All of our vehicles play a similar role in that they make these inspection and cleaning jobs safer and more cost effective. All of our systems are well known for their durability and intuitive design across a wide variety of applications.
How are these robots being used in nuclear energy? One of our local customers is Ontario Power Generation. Click here for the full case study.
OPG has two power stations here in Southwestern Ontario. They use Deep Trekker ROVs for inspections of a variety of structures. We recently hosted a panel discussion with Che Swearengen, the Frontline Manager and Dive Supervisor from OPG, and he talked about the inspection of an injection water service tank.
According to Che, the primary benefits of using the ROV was that it limited radiation dosage. The team didn't have to enact work protection, and by doing this, it reduced their operational and labor costs significantly. Furthermore, they got the same result that they would have from a dive team.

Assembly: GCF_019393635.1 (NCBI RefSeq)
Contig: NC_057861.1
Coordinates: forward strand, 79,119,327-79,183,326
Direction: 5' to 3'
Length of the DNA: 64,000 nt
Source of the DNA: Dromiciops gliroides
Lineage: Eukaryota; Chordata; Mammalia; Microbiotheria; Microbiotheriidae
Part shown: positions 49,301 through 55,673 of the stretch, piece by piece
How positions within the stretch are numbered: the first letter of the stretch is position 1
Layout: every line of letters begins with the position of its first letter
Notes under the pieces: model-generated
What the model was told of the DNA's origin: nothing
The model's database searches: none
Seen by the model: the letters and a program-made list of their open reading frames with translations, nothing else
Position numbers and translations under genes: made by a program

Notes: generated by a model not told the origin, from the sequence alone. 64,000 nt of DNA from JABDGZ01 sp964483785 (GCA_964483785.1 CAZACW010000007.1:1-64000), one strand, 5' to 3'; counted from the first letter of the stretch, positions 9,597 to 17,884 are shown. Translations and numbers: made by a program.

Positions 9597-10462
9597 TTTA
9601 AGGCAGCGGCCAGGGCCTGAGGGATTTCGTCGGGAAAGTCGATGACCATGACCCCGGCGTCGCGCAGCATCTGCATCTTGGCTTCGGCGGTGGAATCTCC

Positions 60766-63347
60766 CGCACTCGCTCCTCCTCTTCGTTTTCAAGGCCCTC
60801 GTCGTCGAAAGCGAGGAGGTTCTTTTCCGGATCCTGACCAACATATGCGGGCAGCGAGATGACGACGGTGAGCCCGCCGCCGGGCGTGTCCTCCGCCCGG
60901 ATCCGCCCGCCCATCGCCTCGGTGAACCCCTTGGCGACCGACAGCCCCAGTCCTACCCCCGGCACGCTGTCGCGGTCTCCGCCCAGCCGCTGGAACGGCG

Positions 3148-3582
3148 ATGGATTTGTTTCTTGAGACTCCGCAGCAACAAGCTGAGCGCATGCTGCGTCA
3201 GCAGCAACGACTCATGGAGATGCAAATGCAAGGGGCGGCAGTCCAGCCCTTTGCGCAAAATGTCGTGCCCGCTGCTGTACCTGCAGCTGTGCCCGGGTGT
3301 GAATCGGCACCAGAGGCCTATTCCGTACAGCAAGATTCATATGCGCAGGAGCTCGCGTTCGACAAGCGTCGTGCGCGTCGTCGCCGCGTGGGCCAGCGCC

Another interesting way they used the ROV was for an end-shield inspection where they actually rigged the ROV to seal a leak. The team was able to apply sealant using the ROV with the grabber to the bottom of the unit without having to bring in divers. And, in this particular case, it would have been too risky to send in humans to do this task.
Another valued customer of ours is Exelon. We work with several of their nuclear sites, including one in Braidwood, Illinois. During our initial sale to this plant, we did an in-person training as well as supervision during an inspection of their traveling screens. These screens are a particularly tricky area to inspect due to their turbidity, high current and difficult access.